Both tokens and rules will act like functions in a library. You can call them in an expression just like a function. If you call the token or rule without a trailing question mark, you’ll get any data structure that results from matching the token/rule against the provided string. If you call it with the trailing question mark, you’ll get a boolean response indicating the success/failure of trying to match the string.


As a test case, I’m starting to put together a grammar for the Donne markup. For tokens, I have:

You’ll notice that I’ve specified a mode for almost all of the tokens (using a g:context element as shorthand). This is similar to the mode attribute in XSLT in that the token is only active if the grammar engine is in that mode. If no mode is specified, then the token is active in all modes.

I’ve also used named character classes instead of specifying explicit ranges. This will help when the engine supports Unicode since the named classes will automatically expand to encompass the standard Unicode equivalents. It also makes the expressions a little more readable.

Character Set Algrebra

Character sets can be more than just simple expressions as in the above token definitions. You can add and subtract them to get exactly the set of characters you want.

Some examples of character set algebra (assuming strict 7-bit ascii):

  • [:xdigit:] == [:digit: + [a-f] + [A-F]]
  • [:alnum:] == [:alpha: + :digit:] == [:upper: + :lower: + :digit:]
  • consonants: [:alpha: – [aeiouAEIOU]]
  • everything except vowels: [ – [aeiouAEIOU] ]

Ordering is important. Set operations are evaluated left to right, so the following are not equivalent: [:alpha: – [aeiouAEIOU]] and [ -[aeiouAEIOU] + :alpha: ]. The first is the set of consonants (alpha from which we remove the vowels) while the second is everything (all characters from which we remove the vowels and then add all alphabetical characters).

Set operations can be parenthesized if it helps make things clearer. For example, the following two are equivalent: [:alpha: – [aeiou] – [AEIOU]] and [:alpha: – ([aeiou] + [AEIOU])].


Rules describe how tokens are related. For example, the top-level rule in the Donne transcription grammar is:

This says that a document consists of a line followed by zero or more lines separated by one or more new lines and ending with an optional newline. If this successfully matches, then the result of the match should be whatever was produced by matching the individual ‘line’ rules.

The ‘[NL]’ is just the token from before. The ‘line’ rule is defined as:

This rule is a bit more complex than the ‘lines’ rule. It also shows us how we might use the mode to change the token set we have available.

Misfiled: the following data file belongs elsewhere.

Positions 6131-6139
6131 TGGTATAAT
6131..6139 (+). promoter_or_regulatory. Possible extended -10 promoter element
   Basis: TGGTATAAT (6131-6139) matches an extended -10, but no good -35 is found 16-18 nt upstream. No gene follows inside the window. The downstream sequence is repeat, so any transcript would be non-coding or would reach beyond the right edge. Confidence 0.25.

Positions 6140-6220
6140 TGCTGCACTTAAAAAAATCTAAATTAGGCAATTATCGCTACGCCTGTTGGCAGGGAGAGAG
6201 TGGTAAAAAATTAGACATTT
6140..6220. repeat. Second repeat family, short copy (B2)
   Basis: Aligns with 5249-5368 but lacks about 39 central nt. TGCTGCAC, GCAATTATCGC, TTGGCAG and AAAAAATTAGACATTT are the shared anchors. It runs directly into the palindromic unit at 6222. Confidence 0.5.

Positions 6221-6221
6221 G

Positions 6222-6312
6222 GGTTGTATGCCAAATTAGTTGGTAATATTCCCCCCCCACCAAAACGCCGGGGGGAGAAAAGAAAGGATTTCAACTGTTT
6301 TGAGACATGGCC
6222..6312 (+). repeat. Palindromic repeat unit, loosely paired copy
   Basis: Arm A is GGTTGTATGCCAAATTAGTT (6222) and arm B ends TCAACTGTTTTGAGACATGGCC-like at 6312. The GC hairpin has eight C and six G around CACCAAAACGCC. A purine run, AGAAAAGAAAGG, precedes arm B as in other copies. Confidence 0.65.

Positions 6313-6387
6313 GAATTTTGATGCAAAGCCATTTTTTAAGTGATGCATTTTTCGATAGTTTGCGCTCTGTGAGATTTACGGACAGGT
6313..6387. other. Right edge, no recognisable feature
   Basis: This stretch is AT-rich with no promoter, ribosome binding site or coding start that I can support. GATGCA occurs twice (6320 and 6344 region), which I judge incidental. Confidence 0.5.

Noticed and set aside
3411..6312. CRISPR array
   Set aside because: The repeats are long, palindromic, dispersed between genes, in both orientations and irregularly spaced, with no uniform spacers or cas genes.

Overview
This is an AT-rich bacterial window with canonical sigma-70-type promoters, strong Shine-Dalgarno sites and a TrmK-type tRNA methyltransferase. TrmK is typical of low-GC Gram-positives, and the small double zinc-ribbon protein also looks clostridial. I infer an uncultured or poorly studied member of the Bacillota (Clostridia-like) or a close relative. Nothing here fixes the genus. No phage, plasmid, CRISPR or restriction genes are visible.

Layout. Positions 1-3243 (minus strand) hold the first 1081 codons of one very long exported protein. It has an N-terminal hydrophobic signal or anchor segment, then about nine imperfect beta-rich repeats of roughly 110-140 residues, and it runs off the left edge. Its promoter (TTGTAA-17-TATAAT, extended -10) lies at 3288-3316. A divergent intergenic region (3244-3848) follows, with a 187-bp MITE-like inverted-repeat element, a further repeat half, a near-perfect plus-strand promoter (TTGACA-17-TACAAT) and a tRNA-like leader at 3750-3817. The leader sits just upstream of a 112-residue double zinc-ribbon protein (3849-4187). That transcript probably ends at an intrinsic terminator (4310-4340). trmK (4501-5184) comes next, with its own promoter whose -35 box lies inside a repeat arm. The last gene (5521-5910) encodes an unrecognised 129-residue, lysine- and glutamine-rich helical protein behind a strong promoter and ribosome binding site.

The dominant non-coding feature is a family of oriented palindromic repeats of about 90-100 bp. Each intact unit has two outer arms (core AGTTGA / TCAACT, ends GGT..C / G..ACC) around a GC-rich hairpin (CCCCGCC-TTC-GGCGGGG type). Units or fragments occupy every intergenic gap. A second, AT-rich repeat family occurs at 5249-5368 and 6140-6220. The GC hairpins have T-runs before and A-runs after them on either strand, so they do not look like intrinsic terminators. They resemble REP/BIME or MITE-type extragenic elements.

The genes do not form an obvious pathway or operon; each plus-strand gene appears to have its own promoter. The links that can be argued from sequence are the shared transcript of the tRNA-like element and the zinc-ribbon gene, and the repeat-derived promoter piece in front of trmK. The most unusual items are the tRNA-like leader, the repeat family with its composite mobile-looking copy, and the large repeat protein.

Here, we expect to begin in the ‘linenumber’ mode so that we don’t have to worry about the linetext tokens matching when we expect only the ‘linenumber’ rule and tokens to match. Once we are past the ‘linenumber’, we switch to expecting tokens in the ‘linetext’ mode. If we find an optional control character and text, then we successfully match a line and run the associated code that sets up the data for that line.

The linenumber rule is defined as:

You’ll also notice that the actual match is in a g:when element. A rule can match multiple patterns, each with its own associated code. Here, we are using the linenumber tokens defined above and expecting them to be separated by dots (.). You can think of the “’.’” notation as defining an anonymous token that matches a literal string. Spaces in the rule pattern are ignored. To match an explicit space in the string you’re parsing, you will need to include it explicitly in the pattern.

If we match a line number, we just translate the names of the items from uppercase to lowercase in the result that is passed on to the ‘line’ rule.


Grammars are collections of rules and tokens. The current vision is that grammars will live inside libraries (yet to be coded) and make available as functions those rules and tokens that are not attached to a particular mode.

The resulting system will provide named regular expressions (tokens) and parsers (rules). I’m debating how I want to construct the parser: either top-down or bottom-up. Top-down is easier in some ways because we don’t need to construct a state machine to manage building up more complex rules from less-complex sets of tokens/rules. Bottom-up is nice because it allows the higher-level patterns to emerge from the collection of tokens/rules produced from processing the given string without having to determine beforehand what our target is: we can stop processing as soon as we have a single rule encompassing everything we’ve seen.